The name “Veltman” sounds familiar to veteran Buffalo Bandits’ fans – and not because someone with that name played for the team last week.
Jim Veltman was on the Bandits from 1992 to 1996, winning three championships along the way and ranking as one of the team’s all-time greats.
“Jim’s my uncle,” said Daryl Veltman, one of the newcomers to the 2016 Buffalo roster.
Now that Daryl Veltman has participated in a game as a Bandit, he and Jim always will be side-by-side on the team’s alphabetical list of players. Daryl will try to add to the family legacy in Buffalo when he and the Bandits play the Colorado Mammoth on Saturday night in Denver (9 p.m., Radio 1520 AM).
Lacrosse always has been a family affair for the Veltmans, and Jim was a great role model. He’s considered one of the best players in lacrosse history when it came to faceoffs and loose balls.
“Jim had the chance to play against my brother,” Daryl said. “Unfortunately I missed him by a few years. He was one of those players who led a team by example with heart. I can definitely appreciate that.
“Every family get-together, we’d have the sticks out. Growing up in the backyard, we’d all play sometimes. It was fun, but it wasn’t at this caliber. … To be here, where he played, it’s a pretty special feeling.”
Daryl Veltman was born and raised in Georgetown, Ont., which is about 25 miles due west of Toronto. He played college lacrosse at Hobart and box lacrosse in Ontario, and was the first overall pick in the NLL draft in 2008 by the Boston Blazers. When the Blazers folded, he went to Calgary for five years.
Free agency arrived for Veltman after the 2015 season, and he decided it was a great opportunity to come back east. The family business was still in Georgetown, and the commuting to Alberta on a regular basis had gotten old.
“Calgary is a great city to play in,” he said. “We came just a little short in a few of those seasons. I thought a move would be a good change for me, coming back east and bringing my wife and family. I thought Buffalo was a great fit for me – great team, great guys.”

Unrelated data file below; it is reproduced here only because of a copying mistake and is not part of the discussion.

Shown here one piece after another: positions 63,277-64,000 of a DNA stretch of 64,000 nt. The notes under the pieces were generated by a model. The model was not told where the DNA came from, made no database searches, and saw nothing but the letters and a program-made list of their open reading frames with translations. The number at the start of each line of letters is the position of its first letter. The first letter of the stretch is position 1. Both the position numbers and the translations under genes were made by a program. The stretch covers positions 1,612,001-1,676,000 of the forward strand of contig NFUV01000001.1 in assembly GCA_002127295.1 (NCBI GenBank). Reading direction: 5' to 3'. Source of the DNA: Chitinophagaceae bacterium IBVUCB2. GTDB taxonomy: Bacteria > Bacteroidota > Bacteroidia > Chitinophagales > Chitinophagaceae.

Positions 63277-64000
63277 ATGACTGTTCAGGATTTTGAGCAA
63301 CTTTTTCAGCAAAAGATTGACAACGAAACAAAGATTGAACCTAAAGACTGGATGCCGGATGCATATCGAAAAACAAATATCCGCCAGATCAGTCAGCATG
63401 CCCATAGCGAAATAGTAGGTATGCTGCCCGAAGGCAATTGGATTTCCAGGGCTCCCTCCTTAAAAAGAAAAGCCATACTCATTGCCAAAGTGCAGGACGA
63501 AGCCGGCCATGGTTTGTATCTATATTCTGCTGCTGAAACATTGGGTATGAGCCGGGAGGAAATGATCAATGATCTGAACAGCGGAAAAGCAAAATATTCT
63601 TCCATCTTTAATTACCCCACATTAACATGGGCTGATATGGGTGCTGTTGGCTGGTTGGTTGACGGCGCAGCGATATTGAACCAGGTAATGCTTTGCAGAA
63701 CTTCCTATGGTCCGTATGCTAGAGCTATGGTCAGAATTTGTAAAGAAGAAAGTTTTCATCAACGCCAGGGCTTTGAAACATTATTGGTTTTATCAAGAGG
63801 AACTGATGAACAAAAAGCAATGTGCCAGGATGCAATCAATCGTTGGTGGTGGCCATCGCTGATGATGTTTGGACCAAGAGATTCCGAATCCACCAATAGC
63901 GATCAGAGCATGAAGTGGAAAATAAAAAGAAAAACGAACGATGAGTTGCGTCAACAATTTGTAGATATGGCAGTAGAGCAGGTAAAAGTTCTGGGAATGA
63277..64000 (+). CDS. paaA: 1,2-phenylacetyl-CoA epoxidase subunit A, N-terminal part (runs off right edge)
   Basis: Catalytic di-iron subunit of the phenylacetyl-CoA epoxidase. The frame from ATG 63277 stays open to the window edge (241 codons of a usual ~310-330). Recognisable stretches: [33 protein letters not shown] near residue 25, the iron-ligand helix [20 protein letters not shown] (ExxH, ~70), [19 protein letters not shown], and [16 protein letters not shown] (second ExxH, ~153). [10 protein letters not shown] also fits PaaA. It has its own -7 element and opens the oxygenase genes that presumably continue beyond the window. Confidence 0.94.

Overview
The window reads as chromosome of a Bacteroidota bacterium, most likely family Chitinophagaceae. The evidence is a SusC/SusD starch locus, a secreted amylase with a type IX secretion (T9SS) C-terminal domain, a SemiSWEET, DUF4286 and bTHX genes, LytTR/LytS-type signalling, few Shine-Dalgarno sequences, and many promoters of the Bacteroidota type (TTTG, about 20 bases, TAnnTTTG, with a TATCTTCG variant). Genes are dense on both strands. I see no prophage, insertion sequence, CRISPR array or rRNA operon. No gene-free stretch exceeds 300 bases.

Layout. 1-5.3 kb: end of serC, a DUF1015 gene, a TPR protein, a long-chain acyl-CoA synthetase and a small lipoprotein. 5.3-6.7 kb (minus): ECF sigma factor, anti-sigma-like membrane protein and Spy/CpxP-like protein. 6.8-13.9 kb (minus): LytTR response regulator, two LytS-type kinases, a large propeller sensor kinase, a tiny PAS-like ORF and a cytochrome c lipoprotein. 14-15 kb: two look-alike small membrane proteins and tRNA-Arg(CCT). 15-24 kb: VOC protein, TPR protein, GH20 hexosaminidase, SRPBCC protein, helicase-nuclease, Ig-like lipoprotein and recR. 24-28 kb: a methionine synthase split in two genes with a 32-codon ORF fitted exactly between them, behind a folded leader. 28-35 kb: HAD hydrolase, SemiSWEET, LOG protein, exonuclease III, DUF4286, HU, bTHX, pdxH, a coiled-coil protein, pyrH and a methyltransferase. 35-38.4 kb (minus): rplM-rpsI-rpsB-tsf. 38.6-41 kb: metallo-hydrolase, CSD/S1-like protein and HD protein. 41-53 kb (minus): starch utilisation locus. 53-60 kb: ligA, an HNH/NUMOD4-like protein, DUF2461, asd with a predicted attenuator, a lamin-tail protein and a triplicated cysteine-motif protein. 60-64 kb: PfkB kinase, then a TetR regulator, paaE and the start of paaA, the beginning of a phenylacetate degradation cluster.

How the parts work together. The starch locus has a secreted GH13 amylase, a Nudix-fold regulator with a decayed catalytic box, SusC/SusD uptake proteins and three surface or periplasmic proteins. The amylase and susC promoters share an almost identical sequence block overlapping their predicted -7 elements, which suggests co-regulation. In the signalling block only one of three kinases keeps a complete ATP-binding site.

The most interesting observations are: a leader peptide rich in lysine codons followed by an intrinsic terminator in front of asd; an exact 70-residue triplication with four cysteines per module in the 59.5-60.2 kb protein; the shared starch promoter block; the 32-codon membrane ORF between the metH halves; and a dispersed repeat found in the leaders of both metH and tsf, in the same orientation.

There were a couple of drawbacks to signing with the Bandits. The first was that New England had an interest in him, and Uncle Jim had joined the Black Wolves coaching staff as the offensive coordinator.
“Over the Christmas break, we sat down,” Daryl Veltman said. “It was kind of an awkward, quick conversation. But he understands. He knows what Buffalo can bring. So he couldn’t be happier with my decision.”
Then there’s the reason why the Bandits had an interest in the forward. Buffalo had an opening up front because of the retirement of John Tavares. The greatest player in the history of the game could be considered a tough act to follow.
“I’ve been asked about that a few times,” Veltman said. “I don’t think there will ever be anyone who can replace John Tavares. Coming in here, I want to do whatever it takes to make this team better, whether it’s setting picks or having that leadership presence.
“This is my eighth year in the league. I’ve played with a lot of great players, and learned a lot along the way. So hopefully I can pass that along to the younger guys and make this team better.”
In Veltman, the Bandits signed a player who has been in double figures in goals for all seven of his NLL seasons, peaking with 34 as a rookie. Veltman scored his first goal with the team in last week’s win over Calgary, leaving a good impression on coach Troy Cordingley in the process.
“Veltman is poise,” the coach said. “He calmed guys down on the bench. He told them to relax. Just the way he plays, he’s so intelligent. He’s a good player.”
The victory added to the team’s good frame of mind after the conclusion of training camp. Veltman hopes for more of the same results in the coming months.
“The feeling is excitement,” he said. “We’re ready to get after it.”
The Bandits will have Chad Culp on their roster for the Colorado game, as he has served his one-game suspension. Jordan de Snoo went to the practice squad to make room for him.